The case against the NSA and their bulk collection of phone and metadata began yesterday in New York City.
The ACLU filed a lawsuit in June, 2013, days after Edward Snowden leaked documents stating the NSA was collecting bulk phone metadata, and which the ACLU says violates the privacy rights and federal laws.
The case is being heard by a three-judge panel of the Second Circuit Court of Appeals, and the initial proceedings saw the judge’s panel ask both the ACLU and Justice Department lawyers various questions concerning the metadata collection. According to RT, no decision has yet been made on the matter after over two hours of questioning.
Assistant attorney general Stuart Delery was the defense representative in the case. He had the difficult position of defending a program that President Obama no longer publicly supports, according to the Guardian.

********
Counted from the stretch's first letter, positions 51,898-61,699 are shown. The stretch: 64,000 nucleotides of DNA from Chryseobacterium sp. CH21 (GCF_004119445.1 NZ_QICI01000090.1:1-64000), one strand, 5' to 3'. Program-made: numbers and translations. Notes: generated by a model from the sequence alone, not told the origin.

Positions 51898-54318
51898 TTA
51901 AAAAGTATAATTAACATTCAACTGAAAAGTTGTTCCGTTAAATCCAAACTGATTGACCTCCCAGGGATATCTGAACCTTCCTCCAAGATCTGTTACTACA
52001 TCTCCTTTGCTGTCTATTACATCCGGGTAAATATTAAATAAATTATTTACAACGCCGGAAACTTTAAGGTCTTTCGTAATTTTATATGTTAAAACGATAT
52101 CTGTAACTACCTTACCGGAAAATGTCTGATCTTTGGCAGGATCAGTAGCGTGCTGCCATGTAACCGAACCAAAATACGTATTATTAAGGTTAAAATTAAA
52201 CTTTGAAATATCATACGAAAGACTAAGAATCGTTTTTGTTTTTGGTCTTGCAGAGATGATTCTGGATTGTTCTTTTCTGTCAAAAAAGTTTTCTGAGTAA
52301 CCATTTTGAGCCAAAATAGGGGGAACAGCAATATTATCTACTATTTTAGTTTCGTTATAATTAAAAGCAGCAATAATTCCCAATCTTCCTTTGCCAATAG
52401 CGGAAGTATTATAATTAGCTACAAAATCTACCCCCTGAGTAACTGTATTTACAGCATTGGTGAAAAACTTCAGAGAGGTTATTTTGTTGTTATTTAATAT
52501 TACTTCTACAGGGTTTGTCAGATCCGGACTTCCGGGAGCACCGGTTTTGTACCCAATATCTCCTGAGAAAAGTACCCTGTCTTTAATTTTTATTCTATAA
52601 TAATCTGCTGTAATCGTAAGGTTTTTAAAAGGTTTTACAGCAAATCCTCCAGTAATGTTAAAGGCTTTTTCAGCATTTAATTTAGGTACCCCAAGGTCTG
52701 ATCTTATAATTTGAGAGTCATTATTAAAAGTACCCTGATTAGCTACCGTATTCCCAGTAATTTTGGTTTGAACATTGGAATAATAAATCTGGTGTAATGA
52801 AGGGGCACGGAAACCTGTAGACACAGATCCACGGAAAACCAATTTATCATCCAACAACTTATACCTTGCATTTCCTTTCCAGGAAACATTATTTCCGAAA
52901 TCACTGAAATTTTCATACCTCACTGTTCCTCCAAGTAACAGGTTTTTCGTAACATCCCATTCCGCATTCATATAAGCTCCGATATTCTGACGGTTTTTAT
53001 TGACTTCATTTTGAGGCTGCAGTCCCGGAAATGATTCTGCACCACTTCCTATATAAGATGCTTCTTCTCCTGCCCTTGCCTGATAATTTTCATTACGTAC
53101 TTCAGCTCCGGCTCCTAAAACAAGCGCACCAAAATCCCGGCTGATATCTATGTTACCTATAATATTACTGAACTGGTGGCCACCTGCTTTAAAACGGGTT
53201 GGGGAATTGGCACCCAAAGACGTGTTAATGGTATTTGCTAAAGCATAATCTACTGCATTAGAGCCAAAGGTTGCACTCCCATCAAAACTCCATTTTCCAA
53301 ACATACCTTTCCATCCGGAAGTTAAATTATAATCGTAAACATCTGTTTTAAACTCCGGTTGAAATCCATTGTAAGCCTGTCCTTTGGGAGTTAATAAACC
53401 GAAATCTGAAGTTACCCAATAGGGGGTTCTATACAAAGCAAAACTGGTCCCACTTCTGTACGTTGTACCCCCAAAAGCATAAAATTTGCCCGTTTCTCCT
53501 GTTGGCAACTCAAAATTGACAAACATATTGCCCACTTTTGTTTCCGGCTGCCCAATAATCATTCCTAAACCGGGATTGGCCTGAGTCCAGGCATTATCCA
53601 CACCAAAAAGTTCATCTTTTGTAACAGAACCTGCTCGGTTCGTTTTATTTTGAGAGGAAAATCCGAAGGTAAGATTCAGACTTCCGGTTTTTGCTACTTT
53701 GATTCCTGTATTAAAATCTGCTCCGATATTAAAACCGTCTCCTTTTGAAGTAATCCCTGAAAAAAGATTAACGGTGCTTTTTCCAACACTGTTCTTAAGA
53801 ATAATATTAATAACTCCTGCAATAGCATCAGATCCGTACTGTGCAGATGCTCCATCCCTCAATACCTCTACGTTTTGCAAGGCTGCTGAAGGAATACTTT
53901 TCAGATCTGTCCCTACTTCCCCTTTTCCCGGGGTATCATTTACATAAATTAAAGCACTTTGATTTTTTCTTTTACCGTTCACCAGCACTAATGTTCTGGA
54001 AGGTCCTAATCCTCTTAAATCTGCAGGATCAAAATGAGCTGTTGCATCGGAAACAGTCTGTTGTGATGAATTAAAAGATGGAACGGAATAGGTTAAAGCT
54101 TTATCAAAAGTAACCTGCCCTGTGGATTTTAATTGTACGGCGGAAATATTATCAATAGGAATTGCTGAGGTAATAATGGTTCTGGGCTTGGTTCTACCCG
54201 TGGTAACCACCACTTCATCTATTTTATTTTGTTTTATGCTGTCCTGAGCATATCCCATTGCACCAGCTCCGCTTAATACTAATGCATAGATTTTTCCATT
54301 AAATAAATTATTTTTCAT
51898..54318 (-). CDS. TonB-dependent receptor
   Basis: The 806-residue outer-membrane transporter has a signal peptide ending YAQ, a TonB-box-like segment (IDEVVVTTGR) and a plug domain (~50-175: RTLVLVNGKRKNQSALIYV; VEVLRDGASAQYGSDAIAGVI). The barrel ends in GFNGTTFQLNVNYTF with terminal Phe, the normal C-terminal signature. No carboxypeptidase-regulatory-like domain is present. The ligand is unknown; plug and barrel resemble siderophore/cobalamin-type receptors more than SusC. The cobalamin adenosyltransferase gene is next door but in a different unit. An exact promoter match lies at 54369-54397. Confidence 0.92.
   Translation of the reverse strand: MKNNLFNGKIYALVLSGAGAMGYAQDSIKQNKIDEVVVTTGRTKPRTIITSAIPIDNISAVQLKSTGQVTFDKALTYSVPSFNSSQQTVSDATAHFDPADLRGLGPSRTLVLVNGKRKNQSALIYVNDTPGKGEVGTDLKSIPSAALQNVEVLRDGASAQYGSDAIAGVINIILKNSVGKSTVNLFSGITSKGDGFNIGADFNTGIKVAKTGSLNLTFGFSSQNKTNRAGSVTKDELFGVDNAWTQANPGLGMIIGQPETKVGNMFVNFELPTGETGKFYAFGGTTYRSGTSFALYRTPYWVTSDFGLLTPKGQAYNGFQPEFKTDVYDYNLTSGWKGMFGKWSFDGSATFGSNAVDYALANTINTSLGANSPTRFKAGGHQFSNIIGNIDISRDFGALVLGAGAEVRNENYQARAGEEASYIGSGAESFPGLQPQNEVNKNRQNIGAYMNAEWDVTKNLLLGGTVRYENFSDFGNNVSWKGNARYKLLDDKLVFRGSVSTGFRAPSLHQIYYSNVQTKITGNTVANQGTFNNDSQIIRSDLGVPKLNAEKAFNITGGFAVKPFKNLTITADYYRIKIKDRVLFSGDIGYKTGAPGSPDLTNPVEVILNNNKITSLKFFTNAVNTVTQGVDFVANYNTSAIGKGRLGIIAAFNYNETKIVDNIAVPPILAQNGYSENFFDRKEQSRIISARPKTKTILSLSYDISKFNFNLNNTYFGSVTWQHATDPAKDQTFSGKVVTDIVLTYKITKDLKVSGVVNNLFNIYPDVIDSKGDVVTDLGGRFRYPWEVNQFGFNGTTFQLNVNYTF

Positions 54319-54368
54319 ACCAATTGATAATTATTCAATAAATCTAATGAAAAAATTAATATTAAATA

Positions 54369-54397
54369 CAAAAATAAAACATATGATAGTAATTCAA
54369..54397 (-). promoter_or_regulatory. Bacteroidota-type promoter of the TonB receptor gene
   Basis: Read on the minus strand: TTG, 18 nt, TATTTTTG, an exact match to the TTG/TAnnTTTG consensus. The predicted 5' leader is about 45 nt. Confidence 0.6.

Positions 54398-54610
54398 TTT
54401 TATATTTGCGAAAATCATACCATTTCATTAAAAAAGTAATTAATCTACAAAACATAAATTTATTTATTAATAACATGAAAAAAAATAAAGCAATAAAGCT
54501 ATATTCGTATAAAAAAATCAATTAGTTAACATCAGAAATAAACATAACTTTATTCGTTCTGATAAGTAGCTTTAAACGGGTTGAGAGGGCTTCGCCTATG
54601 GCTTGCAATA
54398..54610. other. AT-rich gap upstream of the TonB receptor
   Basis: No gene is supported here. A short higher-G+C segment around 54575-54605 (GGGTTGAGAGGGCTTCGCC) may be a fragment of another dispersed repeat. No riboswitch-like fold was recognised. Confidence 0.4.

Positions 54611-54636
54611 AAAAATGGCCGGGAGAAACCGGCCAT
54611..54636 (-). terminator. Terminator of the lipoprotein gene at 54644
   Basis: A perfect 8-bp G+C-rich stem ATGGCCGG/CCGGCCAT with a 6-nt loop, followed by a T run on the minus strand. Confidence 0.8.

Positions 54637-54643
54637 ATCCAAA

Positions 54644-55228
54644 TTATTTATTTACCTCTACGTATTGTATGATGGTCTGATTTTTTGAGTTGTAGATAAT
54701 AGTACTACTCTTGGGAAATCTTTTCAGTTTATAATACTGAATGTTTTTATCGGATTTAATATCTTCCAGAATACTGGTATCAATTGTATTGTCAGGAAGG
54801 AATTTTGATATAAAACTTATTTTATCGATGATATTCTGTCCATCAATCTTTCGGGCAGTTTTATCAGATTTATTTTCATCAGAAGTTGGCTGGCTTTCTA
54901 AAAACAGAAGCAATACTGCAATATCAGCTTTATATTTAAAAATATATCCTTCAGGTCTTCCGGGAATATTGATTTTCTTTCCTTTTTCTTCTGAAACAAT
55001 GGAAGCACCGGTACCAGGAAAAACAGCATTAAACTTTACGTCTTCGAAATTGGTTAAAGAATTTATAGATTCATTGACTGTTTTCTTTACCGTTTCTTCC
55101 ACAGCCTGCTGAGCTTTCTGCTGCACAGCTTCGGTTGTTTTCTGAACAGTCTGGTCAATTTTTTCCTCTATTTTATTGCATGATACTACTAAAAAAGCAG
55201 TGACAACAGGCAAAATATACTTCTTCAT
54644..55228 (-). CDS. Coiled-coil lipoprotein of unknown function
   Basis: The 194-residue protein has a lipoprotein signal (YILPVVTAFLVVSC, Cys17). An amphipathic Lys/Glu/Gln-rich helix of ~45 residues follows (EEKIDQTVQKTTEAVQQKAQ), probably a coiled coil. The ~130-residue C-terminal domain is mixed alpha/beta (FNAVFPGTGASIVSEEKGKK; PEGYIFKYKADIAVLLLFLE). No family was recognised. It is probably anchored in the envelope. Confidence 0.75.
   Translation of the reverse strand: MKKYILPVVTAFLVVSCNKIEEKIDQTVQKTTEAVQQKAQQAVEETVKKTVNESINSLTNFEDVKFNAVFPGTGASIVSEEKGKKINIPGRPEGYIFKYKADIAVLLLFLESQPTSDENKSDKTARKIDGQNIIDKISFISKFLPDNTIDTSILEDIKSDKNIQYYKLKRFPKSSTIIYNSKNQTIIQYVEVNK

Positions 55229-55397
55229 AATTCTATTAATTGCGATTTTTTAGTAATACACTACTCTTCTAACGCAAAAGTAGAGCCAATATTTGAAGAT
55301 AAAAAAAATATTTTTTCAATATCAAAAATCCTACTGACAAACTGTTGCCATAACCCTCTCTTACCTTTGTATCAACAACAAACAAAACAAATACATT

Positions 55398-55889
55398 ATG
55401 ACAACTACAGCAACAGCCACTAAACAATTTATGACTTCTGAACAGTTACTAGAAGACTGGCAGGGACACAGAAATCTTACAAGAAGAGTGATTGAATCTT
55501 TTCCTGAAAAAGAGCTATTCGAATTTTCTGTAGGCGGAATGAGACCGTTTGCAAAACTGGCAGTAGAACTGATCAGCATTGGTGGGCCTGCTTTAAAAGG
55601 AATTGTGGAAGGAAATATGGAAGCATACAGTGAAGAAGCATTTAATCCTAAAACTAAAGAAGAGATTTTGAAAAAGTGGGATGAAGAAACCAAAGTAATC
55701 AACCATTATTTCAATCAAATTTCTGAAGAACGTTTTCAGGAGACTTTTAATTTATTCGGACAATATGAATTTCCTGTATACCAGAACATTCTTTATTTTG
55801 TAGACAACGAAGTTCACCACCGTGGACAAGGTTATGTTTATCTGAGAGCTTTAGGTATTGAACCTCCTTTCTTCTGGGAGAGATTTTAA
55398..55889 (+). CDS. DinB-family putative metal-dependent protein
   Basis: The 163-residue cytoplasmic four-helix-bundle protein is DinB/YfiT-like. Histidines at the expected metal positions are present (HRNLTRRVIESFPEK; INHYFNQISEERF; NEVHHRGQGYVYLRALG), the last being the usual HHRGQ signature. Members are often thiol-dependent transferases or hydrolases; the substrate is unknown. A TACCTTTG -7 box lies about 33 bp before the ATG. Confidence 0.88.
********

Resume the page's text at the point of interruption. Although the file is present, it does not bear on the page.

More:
Judge Gerard Lynch asked Delery what the importance of collecting all domestic phone records was, as well as why they thought they could collect such data without suspecting the caller of “terrorism, espionage, or other wrongdoing.”
Delery argued, according to FOX News, the federal courts do not have proper jurisdiction to question or review complaints against the NSA program, while he also said the program was constitutional.
While Delery also said, “The purpose of this work is to detect and disrupt future plots,” Judge Lynch countered by saying he found it hard to imagine this meant the NSA could collect the metadata without discretion.
According to the Wall Street Journal, the Justice Department has said callers have no privacy interest in their phone metadata. They also wrote in April saying, “The telephony-metadata program serves the paramount government interest in preventing and disrupting terrorist attacks on the United States, and does so with minimal impact on legitimate privacy concerns.”